As noted in the first of this series of posts, the major goal of this trip was to visit my great-grandparents’ hometown, San Cipriano Picentino, or SCP as my cousin Vinnie refers to it. SCP is a beautiful small town that is a short distance from Salerno, and about 67 kilometers (40 miles) from Naples—about an hour’s drive. The roads around SCP wind up, down, and around a very hilly countryside. The history of SCP has been traced back to 88 A.D., and over time the area has been influenced by the Romans, the Normans, and the Kingdom of the Two Sicilies. Also, SCP is only 40 kilometers (24 miles) from Vesuvius. I wonder if people first came to SCP to get out of the way of the 79 A.D. eruption that buried Pompeii and Herculaneum.
We did not stay in SCP for a long time, just a few hours. We spent some minutes with the mayor’s assistant, the mayor (a very short visit), our genealogist consultant who gave us new information about several family members, cousins who we met at a church known as the Parrocchiale (our great grandmother’s church), and other cousins that we met along via Ardovino, our street. The church is more than 1,000 years old and has frescas that are being restored (some goofy people painted and plastered them over) as well as a few glass plates in the floor, making it possible to view a few church artifacts.
I grew up believing that the name Ardovino translated to English as “hot wine”. Ardo means burns, blaze, be on fire, combust, or filled with strong emotion (no shortage of this last one in our family). Vino means, well, vino. However, I have learned that there is a second definition of Ardovino, brave friend. Cousins, please weigh in on this.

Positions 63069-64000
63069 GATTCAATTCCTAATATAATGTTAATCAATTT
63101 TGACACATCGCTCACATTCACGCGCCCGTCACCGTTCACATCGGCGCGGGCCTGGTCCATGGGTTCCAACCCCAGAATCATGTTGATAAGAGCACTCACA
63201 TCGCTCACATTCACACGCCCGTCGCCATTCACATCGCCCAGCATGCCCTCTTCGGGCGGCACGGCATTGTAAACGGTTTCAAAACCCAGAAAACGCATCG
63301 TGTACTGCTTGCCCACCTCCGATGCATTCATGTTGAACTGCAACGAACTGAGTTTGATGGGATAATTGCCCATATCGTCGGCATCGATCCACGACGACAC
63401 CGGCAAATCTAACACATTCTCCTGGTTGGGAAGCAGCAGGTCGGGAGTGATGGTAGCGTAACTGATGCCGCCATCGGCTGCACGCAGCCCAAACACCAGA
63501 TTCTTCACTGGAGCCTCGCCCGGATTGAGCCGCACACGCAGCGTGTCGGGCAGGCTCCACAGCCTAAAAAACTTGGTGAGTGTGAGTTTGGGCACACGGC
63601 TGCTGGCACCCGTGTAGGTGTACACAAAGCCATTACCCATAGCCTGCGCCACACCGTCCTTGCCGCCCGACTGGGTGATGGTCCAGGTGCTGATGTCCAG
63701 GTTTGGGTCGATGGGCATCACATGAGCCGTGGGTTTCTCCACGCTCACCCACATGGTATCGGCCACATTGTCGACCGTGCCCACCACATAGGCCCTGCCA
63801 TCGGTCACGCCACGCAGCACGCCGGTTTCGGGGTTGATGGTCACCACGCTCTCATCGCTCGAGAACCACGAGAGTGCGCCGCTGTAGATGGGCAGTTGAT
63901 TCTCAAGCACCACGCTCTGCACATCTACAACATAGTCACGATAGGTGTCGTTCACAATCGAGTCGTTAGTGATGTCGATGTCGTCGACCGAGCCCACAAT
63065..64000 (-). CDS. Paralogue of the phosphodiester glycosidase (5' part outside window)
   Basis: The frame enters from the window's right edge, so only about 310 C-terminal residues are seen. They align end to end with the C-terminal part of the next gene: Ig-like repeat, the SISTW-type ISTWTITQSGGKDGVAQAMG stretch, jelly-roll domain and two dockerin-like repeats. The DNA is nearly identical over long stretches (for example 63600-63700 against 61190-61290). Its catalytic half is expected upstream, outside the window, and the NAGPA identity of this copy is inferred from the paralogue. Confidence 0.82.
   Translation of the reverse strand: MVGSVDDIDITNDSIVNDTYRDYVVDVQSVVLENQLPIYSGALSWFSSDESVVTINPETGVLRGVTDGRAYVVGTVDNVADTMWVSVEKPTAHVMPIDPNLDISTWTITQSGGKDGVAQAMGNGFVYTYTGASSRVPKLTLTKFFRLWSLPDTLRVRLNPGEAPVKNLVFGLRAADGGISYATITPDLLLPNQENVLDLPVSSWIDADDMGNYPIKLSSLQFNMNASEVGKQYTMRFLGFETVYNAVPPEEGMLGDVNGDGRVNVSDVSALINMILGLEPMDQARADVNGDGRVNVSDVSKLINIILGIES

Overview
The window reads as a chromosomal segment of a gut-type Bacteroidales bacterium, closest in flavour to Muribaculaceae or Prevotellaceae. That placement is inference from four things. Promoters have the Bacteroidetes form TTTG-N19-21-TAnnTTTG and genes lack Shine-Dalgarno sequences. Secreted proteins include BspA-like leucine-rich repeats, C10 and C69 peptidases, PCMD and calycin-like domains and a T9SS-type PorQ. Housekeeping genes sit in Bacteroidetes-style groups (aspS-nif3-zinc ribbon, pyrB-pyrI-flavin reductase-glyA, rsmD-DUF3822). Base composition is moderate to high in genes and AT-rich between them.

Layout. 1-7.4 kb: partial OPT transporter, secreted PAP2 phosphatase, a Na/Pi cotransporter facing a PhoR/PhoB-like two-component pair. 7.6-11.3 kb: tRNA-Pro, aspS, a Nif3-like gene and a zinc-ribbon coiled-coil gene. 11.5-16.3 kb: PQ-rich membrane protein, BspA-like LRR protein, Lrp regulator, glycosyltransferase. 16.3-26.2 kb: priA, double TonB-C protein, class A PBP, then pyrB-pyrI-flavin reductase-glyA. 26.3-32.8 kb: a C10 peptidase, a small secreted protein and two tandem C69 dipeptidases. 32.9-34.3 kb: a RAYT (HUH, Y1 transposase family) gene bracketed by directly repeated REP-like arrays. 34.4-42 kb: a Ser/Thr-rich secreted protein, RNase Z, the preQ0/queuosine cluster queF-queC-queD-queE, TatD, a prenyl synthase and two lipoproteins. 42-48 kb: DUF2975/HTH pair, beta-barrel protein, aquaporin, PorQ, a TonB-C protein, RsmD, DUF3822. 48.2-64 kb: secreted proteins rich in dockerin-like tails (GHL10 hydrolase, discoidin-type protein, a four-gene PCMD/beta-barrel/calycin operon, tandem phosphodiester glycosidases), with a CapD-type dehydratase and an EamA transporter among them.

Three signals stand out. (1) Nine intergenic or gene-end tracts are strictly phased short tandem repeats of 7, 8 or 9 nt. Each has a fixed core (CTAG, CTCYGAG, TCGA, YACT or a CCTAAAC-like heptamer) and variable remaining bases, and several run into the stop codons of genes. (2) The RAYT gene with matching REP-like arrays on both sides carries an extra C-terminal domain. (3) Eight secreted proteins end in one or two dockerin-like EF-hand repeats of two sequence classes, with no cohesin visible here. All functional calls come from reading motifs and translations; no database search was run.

The vegetation around SCP is made up of fruit trees, hazelnut and chestnut trees, and the usual collection of olive trees and vineyards (so, is there a place in Italy where there are no vineyards or olive trees?). The wine in and around SCP is first-rate. They’ve had a long time to get good at making wine and on equal timeframe for drinking it. Italians like to celebrate (who doesn’t), so a number of festivals are held throughout the year. September 16th is the day of the protector, and there is a major festival on that day. Throughout September, there are a series of wine and olive oil festivals. On the last Sunday in October there is a chestnut festival, complete with a big parade and donkey races. I’ve never seen a donkey race, but I understand that the races are very competitive. On December 8th, The Immacolata (immaculate) is celebrated, followed by all of the celebrations connect to the Christmas season. In sum, there’s always a party to be found in SCP. We didn’t find one, because we weren’t there long enough.
On our way out of town (this is where we split up and five of us drove to Salerno and the Amalfi coast, while the others went back to Rome), we stopped to eat at the Villa Rizzo Resort and Spa. Rizzo was my great grandmother’s maiden name. The Villa Rizzo is a spectacular place, one where we plan to stay during our next visit. Of course, we speculated about the name Rizzo and did it mean that we are somehow connected to the spa and resort. Perhaps we can get an answer to this question during our next visit.
The pictures below were taken in SCP. You can see the hilly countryside and rural nature, yet much of the housing is more modern. I have also added a picture of my cousins Danny, Antonio, and George, left to right. Our cousin Antonio lives in SCP. Danny as the son of George, who is the son of my mother’s older brother. Got that? George and I are first cousins. A conversation about second cousins, cousins removed, and the other distinctions that none of us understand will have to wait for another day. Let’s get back to the sea.